In expanding its airstrikes into Syria against Islamic State extremists, the U.S. could find itself entangled in a morass of jihadis, rebel rivalries and religious hatred.
Unlike Iraq, the U.S. has no firm allies inside Syria to take over areas if fighters from the Islamic State group are pushed back. Unless the West decisively backs the outgunned moderate rebels, it risks the unintended consequence of prolonging the widely discredited rule of President Bashar Assad.
President Barack Obama said Wednesday that in the fight against the Islamic State group, the U.S. “cannot rely on an Assad regime that terrorizes its own people — a regime that will never regain the legitimacy it has lost. Instead, we must strengthen the opposition as the best counterweight to extremists like ISIL, while pursuing the political solution necessary to solve Syria’s crisis once and for all,” Obama said.
But it’s a lot more complicated.
Northern and eastern Syria, where the Islamic State group controls territory and where the U.S. is likely to strike, is a landscape shattered by three years of war and rife with conflicting loyalties and rivalries.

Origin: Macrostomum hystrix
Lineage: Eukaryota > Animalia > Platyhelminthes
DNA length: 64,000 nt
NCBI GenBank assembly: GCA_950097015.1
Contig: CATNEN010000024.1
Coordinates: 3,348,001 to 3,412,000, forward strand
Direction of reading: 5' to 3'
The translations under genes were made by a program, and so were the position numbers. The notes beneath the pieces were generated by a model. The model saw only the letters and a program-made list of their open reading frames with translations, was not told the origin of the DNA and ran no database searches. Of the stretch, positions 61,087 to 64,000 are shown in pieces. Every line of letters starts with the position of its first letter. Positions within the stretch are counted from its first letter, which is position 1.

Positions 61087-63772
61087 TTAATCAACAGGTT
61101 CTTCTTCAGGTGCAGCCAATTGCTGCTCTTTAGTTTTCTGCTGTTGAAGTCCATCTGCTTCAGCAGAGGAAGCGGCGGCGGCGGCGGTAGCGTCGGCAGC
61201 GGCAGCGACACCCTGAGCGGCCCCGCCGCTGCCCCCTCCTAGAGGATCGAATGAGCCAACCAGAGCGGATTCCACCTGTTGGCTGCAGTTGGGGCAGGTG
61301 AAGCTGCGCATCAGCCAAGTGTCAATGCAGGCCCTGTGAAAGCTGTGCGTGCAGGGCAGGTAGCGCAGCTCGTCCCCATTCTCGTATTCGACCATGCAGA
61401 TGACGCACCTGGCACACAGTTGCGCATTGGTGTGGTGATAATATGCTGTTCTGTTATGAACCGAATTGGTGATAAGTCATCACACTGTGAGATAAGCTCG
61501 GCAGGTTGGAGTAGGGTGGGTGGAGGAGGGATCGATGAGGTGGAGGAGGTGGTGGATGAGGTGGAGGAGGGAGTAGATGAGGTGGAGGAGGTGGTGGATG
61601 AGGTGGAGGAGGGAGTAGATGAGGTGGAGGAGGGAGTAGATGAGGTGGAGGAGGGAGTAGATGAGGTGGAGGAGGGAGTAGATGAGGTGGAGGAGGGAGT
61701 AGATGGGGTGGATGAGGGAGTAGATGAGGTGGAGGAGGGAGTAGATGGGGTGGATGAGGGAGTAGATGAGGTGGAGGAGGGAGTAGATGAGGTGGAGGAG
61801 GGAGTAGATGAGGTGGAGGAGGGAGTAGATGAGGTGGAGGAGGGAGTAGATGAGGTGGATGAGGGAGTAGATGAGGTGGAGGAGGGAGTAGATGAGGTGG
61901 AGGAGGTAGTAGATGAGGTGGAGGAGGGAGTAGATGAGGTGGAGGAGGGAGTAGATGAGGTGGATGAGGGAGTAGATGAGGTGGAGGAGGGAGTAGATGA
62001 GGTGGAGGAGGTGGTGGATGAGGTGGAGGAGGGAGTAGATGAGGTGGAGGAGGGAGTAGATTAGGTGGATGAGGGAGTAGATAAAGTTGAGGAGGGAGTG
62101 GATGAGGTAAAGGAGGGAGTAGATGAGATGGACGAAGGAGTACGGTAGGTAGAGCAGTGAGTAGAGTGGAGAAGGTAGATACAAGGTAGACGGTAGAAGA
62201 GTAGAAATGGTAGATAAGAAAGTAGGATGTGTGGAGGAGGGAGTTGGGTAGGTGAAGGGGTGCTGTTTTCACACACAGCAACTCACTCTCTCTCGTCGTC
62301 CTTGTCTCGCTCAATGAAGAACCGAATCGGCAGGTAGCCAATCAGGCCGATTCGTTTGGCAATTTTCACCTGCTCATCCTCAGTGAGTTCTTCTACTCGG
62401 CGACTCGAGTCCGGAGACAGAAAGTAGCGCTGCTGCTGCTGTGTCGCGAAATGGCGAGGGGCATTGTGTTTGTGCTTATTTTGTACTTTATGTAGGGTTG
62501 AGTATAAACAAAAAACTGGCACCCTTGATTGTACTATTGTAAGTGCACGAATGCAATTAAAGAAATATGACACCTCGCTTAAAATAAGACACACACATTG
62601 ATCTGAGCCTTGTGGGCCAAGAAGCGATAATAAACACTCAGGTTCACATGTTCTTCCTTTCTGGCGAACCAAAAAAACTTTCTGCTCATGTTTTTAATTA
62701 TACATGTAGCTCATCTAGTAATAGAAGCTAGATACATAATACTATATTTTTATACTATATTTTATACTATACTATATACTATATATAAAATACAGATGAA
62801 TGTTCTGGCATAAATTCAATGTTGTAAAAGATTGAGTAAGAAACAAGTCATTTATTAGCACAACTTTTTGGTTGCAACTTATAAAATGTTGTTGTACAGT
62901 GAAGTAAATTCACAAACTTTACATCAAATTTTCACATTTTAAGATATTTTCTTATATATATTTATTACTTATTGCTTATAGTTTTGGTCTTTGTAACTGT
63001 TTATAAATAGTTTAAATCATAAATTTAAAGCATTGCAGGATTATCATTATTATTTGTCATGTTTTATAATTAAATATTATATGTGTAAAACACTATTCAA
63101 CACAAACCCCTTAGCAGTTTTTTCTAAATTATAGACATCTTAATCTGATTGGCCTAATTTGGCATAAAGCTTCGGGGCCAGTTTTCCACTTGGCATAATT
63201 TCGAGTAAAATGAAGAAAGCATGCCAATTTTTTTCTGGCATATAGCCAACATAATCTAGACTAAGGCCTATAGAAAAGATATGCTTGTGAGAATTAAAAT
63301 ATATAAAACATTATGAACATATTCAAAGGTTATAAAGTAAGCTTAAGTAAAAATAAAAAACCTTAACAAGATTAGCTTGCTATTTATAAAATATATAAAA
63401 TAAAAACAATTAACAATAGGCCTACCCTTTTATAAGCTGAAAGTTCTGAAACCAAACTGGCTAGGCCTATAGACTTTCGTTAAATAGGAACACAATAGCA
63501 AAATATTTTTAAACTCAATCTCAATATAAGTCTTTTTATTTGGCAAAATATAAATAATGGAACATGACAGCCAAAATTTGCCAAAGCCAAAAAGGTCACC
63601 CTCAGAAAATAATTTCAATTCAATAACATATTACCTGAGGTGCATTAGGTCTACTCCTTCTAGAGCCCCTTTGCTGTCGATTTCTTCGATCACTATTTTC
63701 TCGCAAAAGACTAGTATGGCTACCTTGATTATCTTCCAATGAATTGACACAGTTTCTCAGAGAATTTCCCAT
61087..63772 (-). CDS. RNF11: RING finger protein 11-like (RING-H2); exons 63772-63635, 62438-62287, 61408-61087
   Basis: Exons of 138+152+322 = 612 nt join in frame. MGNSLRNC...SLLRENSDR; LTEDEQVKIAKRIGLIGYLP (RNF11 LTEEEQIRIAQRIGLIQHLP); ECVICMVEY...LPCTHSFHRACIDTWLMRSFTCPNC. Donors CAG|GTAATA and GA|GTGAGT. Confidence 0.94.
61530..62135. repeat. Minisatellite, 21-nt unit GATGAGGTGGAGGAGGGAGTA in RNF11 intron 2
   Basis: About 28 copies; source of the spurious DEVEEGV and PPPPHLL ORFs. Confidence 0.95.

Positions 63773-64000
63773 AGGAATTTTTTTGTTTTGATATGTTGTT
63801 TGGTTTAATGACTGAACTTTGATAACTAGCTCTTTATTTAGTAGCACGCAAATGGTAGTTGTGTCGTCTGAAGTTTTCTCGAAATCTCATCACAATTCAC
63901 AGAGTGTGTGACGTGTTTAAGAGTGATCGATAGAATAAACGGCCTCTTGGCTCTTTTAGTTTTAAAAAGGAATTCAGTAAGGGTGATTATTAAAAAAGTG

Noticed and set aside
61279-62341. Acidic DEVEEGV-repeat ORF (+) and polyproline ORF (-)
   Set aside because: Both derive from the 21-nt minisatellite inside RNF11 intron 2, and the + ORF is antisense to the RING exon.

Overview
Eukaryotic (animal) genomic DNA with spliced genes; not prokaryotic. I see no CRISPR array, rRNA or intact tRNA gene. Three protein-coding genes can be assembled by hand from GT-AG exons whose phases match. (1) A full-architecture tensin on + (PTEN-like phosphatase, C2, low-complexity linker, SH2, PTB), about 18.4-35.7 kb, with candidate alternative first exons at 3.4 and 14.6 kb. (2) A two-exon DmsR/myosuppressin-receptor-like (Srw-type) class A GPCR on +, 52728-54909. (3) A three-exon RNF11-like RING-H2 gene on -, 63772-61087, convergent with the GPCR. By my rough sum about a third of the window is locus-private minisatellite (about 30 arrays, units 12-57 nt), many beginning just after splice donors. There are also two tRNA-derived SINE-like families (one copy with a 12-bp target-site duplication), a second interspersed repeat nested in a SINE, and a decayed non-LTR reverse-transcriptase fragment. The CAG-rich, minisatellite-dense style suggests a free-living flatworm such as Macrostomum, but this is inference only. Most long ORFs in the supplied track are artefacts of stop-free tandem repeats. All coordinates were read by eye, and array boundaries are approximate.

The Islamic State group controls territory stretching from the outskirts of the northern city of Aleppo to the eastern border with Iraq — roughly one-third of Syria.
“A tricky situation is going to be how the U.S. will ensure that it is only ISIS targets that are hit, rather than civilians and others,” said Haras Rafiq of the Quilliam Foundation, a London-based think tank.
The U.S. would most likely target supply lines and heavy weapons to erode the group’s power, rather than wiping it out, said Eliot Higgins, who analyzes weapons used in Syria. “It’s really about targeting the stuff they can’t hide easily.”
Higgins said the U.S. was unlikely to attack the group in cities and towns, where airstrikes could cause civilian deaths and give the group a propaganda victory.
It also would also be difficult to target them if they were attacking government assets, such as military bases, because the U.S. would “end up being air support for the Syrian government,” he said.